The ‘war on science’ is hurting our health. These leaders are fighting back
Americans’ lack of trust in healthcare was perhaps the biggest issue plaguing leaders and healthcare professionals at Fortune’s Brainstorm Health conference this week.
Like polluted air or water, the lack of trust in healthcare hurts everyone, Dr. Celine Gounder, senior fellow and editor-at-large at the Kaiser Family Foundation told Fortune’s Maria Aspan at a panel hosted by CVS Health. Gounder spoke alongside panelists Dr. Sree Chaguturu, executive vice president and chief medical officer of CVS Health, and Dr. Jack Resneck, president of the American Medical Association.
Gounder experienced the “war on science” firsthand when her husband, soccer journalist Grant Wahl, suddenly and unexpectedly died at the World Cup in Qatar.
“I knew the moment I got the news from a friend in Qatar that his death would be turned into a vaccine disinformation engine,” Gounder said. “I needed to address the disinformation around his death; unfortunately, we live in a world where everything you do could be twisted for this purpose.”
Gounder, Chaguturu, and Resneck addressed the causes and consequences of declining trust in healthcare—and what we can do to make things better.
The deregulation of cable news and the rollback of the FCC’s Fairness Doctrine, which required newscasters to present differing viewpoints for controversial issues, have made communication around science more difficult, Gounder said.
Resneck said the American Medical Association has seen a staggering increase in health issues being politicized over the past five years, thanks to the popularity of social media.
Still, the medical industry must be accountable for mistakes that contributed, he said, adding that more people are willing to believe misinformation because of factors like sky-high medical bills, healthcare inequality, and the shock and trauma of COVID-19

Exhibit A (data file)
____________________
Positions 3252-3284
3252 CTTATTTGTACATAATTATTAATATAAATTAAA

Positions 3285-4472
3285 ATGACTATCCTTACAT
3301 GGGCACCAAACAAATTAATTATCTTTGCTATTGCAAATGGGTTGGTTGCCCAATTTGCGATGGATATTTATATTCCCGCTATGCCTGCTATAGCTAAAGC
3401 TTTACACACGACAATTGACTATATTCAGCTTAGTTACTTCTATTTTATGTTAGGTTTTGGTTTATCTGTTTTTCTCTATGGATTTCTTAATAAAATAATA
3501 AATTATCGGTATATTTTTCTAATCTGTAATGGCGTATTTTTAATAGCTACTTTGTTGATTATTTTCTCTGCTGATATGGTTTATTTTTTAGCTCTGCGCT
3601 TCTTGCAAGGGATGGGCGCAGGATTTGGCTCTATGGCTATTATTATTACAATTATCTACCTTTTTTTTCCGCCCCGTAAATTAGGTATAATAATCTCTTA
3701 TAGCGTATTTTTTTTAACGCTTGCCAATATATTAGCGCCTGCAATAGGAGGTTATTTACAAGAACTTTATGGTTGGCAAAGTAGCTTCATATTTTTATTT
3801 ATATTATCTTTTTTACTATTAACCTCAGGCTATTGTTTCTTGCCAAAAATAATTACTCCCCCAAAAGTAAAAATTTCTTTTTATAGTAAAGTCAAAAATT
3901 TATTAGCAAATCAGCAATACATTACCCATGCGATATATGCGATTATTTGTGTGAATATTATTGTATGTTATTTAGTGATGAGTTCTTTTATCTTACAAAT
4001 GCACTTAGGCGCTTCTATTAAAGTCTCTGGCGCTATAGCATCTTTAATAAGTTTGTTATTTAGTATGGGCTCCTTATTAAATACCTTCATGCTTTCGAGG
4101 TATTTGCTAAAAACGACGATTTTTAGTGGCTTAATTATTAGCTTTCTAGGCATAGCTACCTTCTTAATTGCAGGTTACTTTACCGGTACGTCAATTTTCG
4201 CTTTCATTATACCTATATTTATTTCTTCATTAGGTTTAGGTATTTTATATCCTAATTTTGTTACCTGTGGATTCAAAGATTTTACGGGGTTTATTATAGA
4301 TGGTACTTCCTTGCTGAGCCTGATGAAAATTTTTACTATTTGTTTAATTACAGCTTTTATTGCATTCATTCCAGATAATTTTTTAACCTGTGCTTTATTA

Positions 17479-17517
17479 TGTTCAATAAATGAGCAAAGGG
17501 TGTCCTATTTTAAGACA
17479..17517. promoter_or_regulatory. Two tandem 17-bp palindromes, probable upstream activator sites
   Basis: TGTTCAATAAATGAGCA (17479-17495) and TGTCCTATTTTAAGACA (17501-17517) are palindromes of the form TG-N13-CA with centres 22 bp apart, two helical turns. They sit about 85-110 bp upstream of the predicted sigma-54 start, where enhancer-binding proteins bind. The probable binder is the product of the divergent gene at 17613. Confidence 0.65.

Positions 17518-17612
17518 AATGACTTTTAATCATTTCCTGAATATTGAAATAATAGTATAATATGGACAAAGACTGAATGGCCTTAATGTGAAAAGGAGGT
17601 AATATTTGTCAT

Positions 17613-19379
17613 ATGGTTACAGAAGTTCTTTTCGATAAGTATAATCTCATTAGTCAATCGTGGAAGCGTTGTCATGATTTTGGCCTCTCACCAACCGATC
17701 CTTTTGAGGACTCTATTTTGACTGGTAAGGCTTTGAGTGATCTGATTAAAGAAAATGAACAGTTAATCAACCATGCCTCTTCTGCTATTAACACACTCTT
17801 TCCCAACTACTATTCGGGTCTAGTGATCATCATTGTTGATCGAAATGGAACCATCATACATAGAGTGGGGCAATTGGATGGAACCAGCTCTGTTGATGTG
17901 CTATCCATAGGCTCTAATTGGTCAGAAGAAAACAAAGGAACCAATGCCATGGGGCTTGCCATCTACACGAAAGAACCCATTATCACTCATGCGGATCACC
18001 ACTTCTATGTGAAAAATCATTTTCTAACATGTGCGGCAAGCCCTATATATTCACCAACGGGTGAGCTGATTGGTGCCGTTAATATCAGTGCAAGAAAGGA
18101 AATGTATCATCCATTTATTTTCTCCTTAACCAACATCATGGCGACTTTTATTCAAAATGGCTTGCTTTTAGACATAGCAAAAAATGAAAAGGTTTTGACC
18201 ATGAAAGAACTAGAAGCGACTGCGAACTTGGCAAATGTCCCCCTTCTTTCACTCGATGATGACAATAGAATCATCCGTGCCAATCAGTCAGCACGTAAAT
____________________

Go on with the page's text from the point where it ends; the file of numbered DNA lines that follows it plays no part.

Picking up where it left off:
Declining trust in American healthcare is placing a heavy burden on the industry at the worst possible time.
“At a time where we’re seeing alarming burnout levels among physicians to now have this stacked on top of it is just incredibly alarming,” Resneck said.
As a result, we’re even less equipped to handle the next pandemic than we were in 2020, leaders including Chelsea Clinton told Fortune at the conference.
Reliable healthcare workers hold the keys to restoring trust, according to Chaguturu.
“People still trust their clinicians. Physicians, nurses, pharmacists lead professions with the highest level of trust,” he said. “One of the most important ways to fight misinformation is to champion clinicians patients see and serve.”
CVS Health is supporting its pharmacists through training at the local and regional level. It’s also working to expand resources and care to more underserved communities.
Gounder said the healthcare industry needs to deliver results for patients in order to regain trust.
“Trust starts by delivering something that’s reliable and credible,” she said. “You can’t just do a marketing campaign to build trust.”
Resneck said listening to patients is the key to rebuilding relationships.
“Open communication makes a big difference…constantly measuring patient satisfaction, how you engage patients in the development of your products,” he said.